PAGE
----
Smoking has been linked to numerous pathological states which are attributed to decreased health and premature death. Despite the undisputable harsh effects of smoking, it is scientifically inaccurate to claim patient post-operative ROM in flexor and extensor tendon injuries is significantly affected by this unhealthy habit. Nor can we claim surgical site complications are more common in smokers in the setting of such injuries. We call for increased research in this field to add to the medical knowledge, to better assess the factors which effect patient outcome and therefore better target those issues in order to provide superior care to our patients. By deriving what is truly deleterious to patient outcome, better outcomes and greater patient satisfaction can be achieved.


  1. SR McClave A, James C, Caraballo R, Kaufmann R, Pechacek T (2010) Vital signs: current cigarette smoking among adults aged ≥18 years—United States, 2009. Morbidity and Mortality Weekly Report (MMWR). 59(35): 1135–1140.
  2. Bodin J, Ha C, Sérazin C, Goldberg M, Leclerc A, et al., (2012) Effects of individual and work-related factors on incidence of shoulder pain in a large working population. J Occup Health. 54(4): 278-288.
  3. Carbone S, Gumina S, Arceri V, Campagna V, Fagnani C, et al., (2012) The impact of preoperative smoking habit on rotator cuff tear: cigarette smoking influences rotator cuff tear sizes. J Shoulder Elbow Surg. 21(1): 56-60.
  4. Safran MR, Graham SM (2002) Distal biceps tendon ruptures: incidence, demographics, and the effect of smoking. ClinOrthopRelat Res. (404): 275- 283.
  5. Schneider A, Bennett JM, O'connor DP, Mehlhoff T, Bennett JB (2009) Bilateral ruptures of the distal biceps brachii tendon. J Shoulder Elbow Surg. 18(5): 804-807.
  6. Galatz LM, Silva MJ, Rothermich SY, Zaegel MA, Havlioglu N, et al., (2006) Nicotine delays tendon-to-bone healing in a rat shoulder model. J Bone Joint Surg Am. 88(9): 2027-2034.
  7. Song EK, Rowe SM, Chung JY, Moon ES, Lee KB (2004) Failure of osteointegration of hamstring tendon autograft after anterior cruciate ligament reconstruction. Arthroscopy. 20(4): 424-428.
  8. Sorensen LT, Karlsmark T, Gottrup F (2003) Abstinence from smoking reduces incisional wound infection: a randomized controlled trial. Ann Surg. 238(1):1-5.
  9. Reichman DE, Greenberg JA (2009) Reducing surgical site infections: a review. Rev Obstet Gynecol. 2(4): 212-221.
  10. Hoogendoorn JM, Simmermacher RK, Schellekens PP, Van der werken C (2002) Adverse effects of smoking on healing of bones and soft tissues. Unfallchirurg. 105(1): 76-81.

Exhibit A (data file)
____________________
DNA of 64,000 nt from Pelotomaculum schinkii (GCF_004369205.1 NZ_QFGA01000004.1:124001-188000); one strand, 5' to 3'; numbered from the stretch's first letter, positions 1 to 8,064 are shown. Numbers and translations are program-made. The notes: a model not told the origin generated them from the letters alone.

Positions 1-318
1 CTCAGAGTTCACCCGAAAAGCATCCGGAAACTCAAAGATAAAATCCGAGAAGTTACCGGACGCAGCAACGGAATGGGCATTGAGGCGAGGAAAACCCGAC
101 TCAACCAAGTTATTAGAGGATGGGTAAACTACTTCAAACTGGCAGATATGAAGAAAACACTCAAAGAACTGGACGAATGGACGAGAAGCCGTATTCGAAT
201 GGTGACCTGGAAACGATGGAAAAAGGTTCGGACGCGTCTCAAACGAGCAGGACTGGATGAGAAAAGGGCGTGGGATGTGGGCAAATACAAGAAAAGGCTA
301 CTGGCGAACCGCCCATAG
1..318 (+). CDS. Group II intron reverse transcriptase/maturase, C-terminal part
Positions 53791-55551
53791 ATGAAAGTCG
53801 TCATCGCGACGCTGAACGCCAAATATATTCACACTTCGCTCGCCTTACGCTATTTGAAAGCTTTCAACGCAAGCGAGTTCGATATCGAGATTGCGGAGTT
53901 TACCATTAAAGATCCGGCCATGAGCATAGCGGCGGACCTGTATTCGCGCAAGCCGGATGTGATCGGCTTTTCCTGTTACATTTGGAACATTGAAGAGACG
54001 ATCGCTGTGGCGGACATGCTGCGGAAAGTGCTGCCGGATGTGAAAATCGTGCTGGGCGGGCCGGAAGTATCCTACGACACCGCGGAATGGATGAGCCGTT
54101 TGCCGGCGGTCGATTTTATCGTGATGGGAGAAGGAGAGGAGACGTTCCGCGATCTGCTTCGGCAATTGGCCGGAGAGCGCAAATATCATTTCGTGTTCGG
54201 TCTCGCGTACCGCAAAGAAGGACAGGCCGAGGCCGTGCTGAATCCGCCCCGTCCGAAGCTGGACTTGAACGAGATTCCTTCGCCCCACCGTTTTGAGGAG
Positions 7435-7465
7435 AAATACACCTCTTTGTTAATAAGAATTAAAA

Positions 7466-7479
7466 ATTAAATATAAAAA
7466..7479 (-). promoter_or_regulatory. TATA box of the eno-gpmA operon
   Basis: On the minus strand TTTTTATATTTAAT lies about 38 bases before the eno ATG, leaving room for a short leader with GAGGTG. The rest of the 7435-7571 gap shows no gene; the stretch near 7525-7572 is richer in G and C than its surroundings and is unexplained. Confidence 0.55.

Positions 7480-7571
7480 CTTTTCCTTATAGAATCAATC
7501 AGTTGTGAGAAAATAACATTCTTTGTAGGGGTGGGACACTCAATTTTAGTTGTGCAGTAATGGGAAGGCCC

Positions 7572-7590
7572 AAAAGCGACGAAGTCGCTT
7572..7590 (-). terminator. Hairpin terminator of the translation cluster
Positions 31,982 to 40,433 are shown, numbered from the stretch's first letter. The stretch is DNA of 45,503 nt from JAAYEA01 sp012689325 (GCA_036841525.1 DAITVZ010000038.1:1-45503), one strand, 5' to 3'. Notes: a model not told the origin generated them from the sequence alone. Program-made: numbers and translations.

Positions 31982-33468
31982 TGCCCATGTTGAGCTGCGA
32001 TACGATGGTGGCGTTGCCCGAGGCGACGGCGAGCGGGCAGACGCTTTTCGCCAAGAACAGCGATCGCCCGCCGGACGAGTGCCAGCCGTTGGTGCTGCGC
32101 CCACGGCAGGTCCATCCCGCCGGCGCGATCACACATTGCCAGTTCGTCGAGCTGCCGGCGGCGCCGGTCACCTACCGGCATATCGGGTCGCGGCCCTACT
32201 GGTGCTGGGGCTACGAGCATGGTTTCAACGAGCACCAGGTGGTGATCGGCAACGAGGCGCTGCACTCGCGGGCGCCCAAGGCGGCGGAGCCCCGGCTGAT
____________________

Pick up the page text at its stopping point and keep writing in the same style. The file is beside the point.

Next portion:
11. Castillo RC, Bosse MJ, MacKenzie EJ, Patterson BM, LEAP Study Group (2005) Impact of smoking on fracture healing and risk of complications in limb-threatening open tibia fractures. J Orthop Trauma. 19(3): 151-157.
  12. Justan I, Ovesná P, Kubek T, Hýža P, Stupka I, et al., (2011) The effect of smoking on post-operative finger range of motion in patients with tendon grafts. In Vivo. 25(4): 697-702.
  13. Trumble TE, Vedder NB, Seiler JG, Hanel DP, Diao E, et al., (2010) Zone-II flexor tendon repair: a randomized prospective trial of active place-andhold therapy compared with passive motion therapy. J Bone Joint Surg Am. 92(6): 1381-1389.
  14. American Society of Hand Therapists (1992) Clinical Assessment Recommendations. 2nd (Edn), 401 N Michigan Ave, Chicago IL, 138.
  15. ASSH (1990) The Hand, Examination and Diagnosis. American Society for Surgery of the Hand. 3rd (edn), Churchill Livingstone New York, 60.
  16. Hunter, Mackin, Callahan (1995) Rehabilitation of the Hand: Surgery and Therapy. 4th (edn), Mosby. 1859-1864.
  17. February 24, 2015.
  18. Wong LS, Martins-Green M (2004) First hand cigarette smoke alters fibroblast migration and survival: implications for impaired healing. Wound Repair Regen. 12(4): 471-484.
  19. Jensen JA, Goodson WH, Hopf HW, Hunt TK (1991) cigarette smoking decreases tissue oxygen - Arch Surg1991. 126(9): 1131-1134.
  20. Jones JK, Triplett RG (1992) The relationship of cigarette smoking to impaired intraoral wound healing: a review of evidence and implications for patient care. J Oral Maxillofac Surg. 50(3): 237-239.
  21. Karim A, Pandit H, Murray J, Wandless F, Thomas NP (2006) Smoking and reconstruction of the anteriorcruciate ligament. j bone joint surg. 88(8): 1027-1031.
  22. Kwiatkowski TC, Hanley EN, Ramp WK (1996) Cigarettes smoking and its orthopedics consequences. Am J Orthop. 25(9): 590-597.
  23. Duygulu F, Karaoglu S, Zeybek ND, Kaymaz FF, Gunes T (2006) The effect of subcutaneously injected nicotine on achilles tendon healing in rabbits. Knee Surg Sports Traumatol Arthrosc. 14(8): 756-761.
  24. Alicioglu B, Ulucam E, Cigali BS, Yilmaz A, Taskinalp O (2009) The effect of smoking on tendon thickness and degeneration in young amateur sportspeople. Dicle Med J. 36(1): 16-22.
  25. Clark RF (1996) The Molecular and Cellular Biology of Wound Repair. New York, Plenum Press, Springer – US.
  26. Wong LS, Green HM, Feugate JE, Yadav M, Nothnagel EA, et al., (2004) Effects of "second-hand" smoke on structure and function of fibroblasts, cells that are critical for tissue repair and remodeling. BMC Cell Biol. 5(1): 13.

         Indexed in

pubhub   CGS   indexcoop   j-gate   DOAJ   Google_Scholar_logo

       Total Visitors

SciDoc Counter

Get in Touch

SciDoc Publishers
16192 Coastal Highway
Lewes, Delaware 19958
Tel :+1-(302)-703-1005
Fax :+1-(302)-351-7355

Creative Commons License
SciDoc Publishers is licensed under a Creative Commons Attribution 4.0 International License.